What's the difference between karats of gold? Colors of gold?

Posted by Susan Smith on

When you are in the market for fine jewelry, the choices can sometimes be daunting.  White gold? Yellow gold? Rose gold? Gold filled? Gold plated? How many karats of gold should my jewelry be? What’s the difference between all the karats of gold? Before you make your decision, it is always helpful to have as much information as possible.  Here then, is our LooptyHoops Handy Guide to all things gold! We hope it will help you as you consider your next jewelry purchase.

What is 10k gold, 14k gold, or 18k gold made of?

A karat indicates the amount of pure gold present in a piece of jewelry. The higher the karat, the higher the percentage and value of the piece. The following are common karat amounts found in gold jewelry:

24K gold is 100% pure gold, which means no other metal has been mixed. In the US, pure gold is thought to be much too soft to be used in the production of jewelry.

18K gold is 75% gold, which means it contains 18 parts gold and 6 parts of one or more additional metals such as silver, copper, zinc, or nickel. It is the standard for jewelry sold in various parts of the world including Europe.

14K gold is 58.3% gold because it contains 14 parts gold and 10 parts of one or more additional metals such as described above. Fourteen karat gold items make up the majority of LooptyHoops’ stock and we are proud of the quality we can offer to our customers by choosing these pieces. In the U.S, 14K gold is the most popular choice.


10K gold is 41.7% gold and it contains 10 parts gold and 14 parts of one or additional metals. Ten karat is the minimum karat that can be called “gold” in the United States. 

Look for the Gold Fineness Marks

You should see a marking such as ‘14k’ or ‘18k’ to indicate the karat, and you may sometimes also see the manufacturer’s registered trademark or the country of origin.  These markings are usually found on the backs of the earrings, on earring posts, or on links close to clasps of bracelets and necklaces and are most easily viewed with a magnifying glass or jeweler’s loupe.  All manufactured jewelry is required by law to be stamped so consumers will know the quality of gold used. Jewelry made in North America is typically marked with the karat grade (10K, 14K, etc.), and jewelry made in Italy is typically marked with the "fineness" such as (417, 585, 750, etc.). So, if your jewelry does not have a karat grade stamped on it, check for a 3-digit fineness number.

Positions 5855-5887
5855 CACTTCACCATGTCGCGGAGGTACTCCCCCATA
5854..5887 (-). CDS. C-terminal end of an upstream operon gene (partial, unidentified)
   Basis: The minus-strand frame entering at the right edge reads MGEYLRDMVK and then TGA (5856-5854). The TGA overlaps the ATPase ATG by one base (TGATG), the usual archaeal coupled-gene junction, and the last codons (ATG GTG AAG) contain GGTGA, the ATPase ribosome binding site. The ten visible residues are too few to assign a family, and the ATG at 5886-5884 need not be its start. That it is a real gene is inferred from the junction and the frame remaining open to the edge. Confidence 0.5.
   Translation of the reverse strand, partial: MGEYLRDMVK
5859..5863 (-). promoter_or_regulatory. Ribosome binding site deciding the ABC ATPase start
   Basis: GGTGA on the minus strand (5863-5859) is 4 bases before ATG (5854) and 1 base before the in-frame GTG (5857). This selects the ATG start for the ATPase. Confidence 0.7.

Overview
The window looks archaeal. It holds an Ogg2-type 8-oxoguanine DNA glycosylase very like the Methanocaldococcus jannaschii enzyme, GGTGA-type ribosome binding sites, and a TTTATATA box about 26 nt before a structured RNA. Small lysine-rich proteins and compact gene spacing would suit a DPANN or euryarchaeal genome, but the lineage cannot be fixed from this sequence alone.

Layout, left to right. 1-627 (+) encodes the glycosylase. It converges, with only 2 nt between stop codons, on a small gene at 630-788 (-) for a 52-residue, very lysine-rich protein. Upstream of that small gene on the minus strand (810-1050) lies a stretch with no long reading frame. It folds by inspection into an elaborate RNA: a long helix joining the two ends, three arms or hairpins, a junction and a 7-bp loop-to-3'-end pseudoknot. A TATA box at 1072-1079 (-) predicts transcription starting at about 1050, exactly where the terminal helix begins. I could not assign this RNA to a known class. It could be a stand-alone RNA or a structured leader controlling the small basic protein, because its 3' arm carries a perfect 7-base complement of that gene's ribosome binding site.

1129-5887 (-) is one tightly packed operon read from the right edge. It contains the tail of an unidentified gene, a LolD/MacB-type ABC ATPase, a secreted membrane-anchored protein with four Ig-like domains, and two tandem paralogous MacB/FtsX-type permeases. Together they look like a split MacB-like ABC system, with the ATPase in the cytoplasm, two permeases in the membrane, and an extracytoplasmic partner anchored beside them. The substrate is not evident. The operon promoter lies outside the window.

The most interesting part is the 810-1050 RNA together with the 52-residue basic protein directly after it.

Gold-Plated vs. Gold-Filled Jewelry

Gold Plating is a method of covering another type of metal with a very thin film of pure gold by electroplating. This finish is short-lived and doesn’t last forever.  The finish can chip, fade and tarnish in as little as a matter of days.  The amount of gold used on gold plated items is so little, that it’s immeasurable, making gold plated jewelry virtually worthless in terms of gold value.  

Gold-filled, however, is constructed in two or three layers. The core metal is usually jewelers’ brass. Gold alloy is then bonded to one or both surfaces of the brass core with heat and pressure. The bonded raw material is then sold as sheet or wire to jewelry manufacturers for use in designs. 

All the Colors of Gold

Gold is one of the most precious and valuable metals in the world and gold jewelry has been popular for eons. There are many different ways to present the metal in jewelry, and the gold metal’s color and consistency can be manipulated to match almost any desire.

How Does Gold Become Different Colors?

Because pure gold is extremely soft, other metals are mixed with the gold to make the piece more durable, less expensive, and to alter its color. Adding other metals to the mix also allows metallurgists to change the color of gold. Palladium or nickel can be added to create white gold. Adding copper produces a rose or pink tint, while silver gives gold a slight greenish cast.

Pure gold comes in yellow, but it can be produced in shades of rose, white, green, and even two-tone.  None of these additional colors are natural, and instead are produced by mixing pure 24K yellow gold with various other metals. The percentage of the other metals (copper, silver, zinc, and nickel) produces the different shades of gold.

Yellow Gold
Pure gold can be mixed with a number of different alloys such as copper, silver, zinc, nickel, palladium, and platinum in certain proportions to result in a brilliant yellow gold color with greater strength and durability.


Rose Gold
Rose gold is also known as pink gold or red gold, and is a mixture of pure yellow gold with a high percentage of copper. It has a very subtle and delicate color that may intensify somewhat with age due to a slight, but commonly regarded as attractive, tarnishing of the copper alloy. Rose gold is created by increasing the copper-colored alloys mixed with the gold, and decreasing the silver-colored alloys. Fourteen karat rose gold contains as much pure gold as 14K yellow gold but, because of the increased copper, is slightly pinker in color.

White Gold
White gold is created by increasing the silver-colored alloys (zinc, silver, nickel) normally mixed with gold and decreasing the copper-colored alloys. 14K white gold contains as much gold as 14K yellow gold but is nearly white in color.

So, what karat gold or color gold will you choose?  Hopefully, with all this information, you will be able to find jewelry that is perfect for you!


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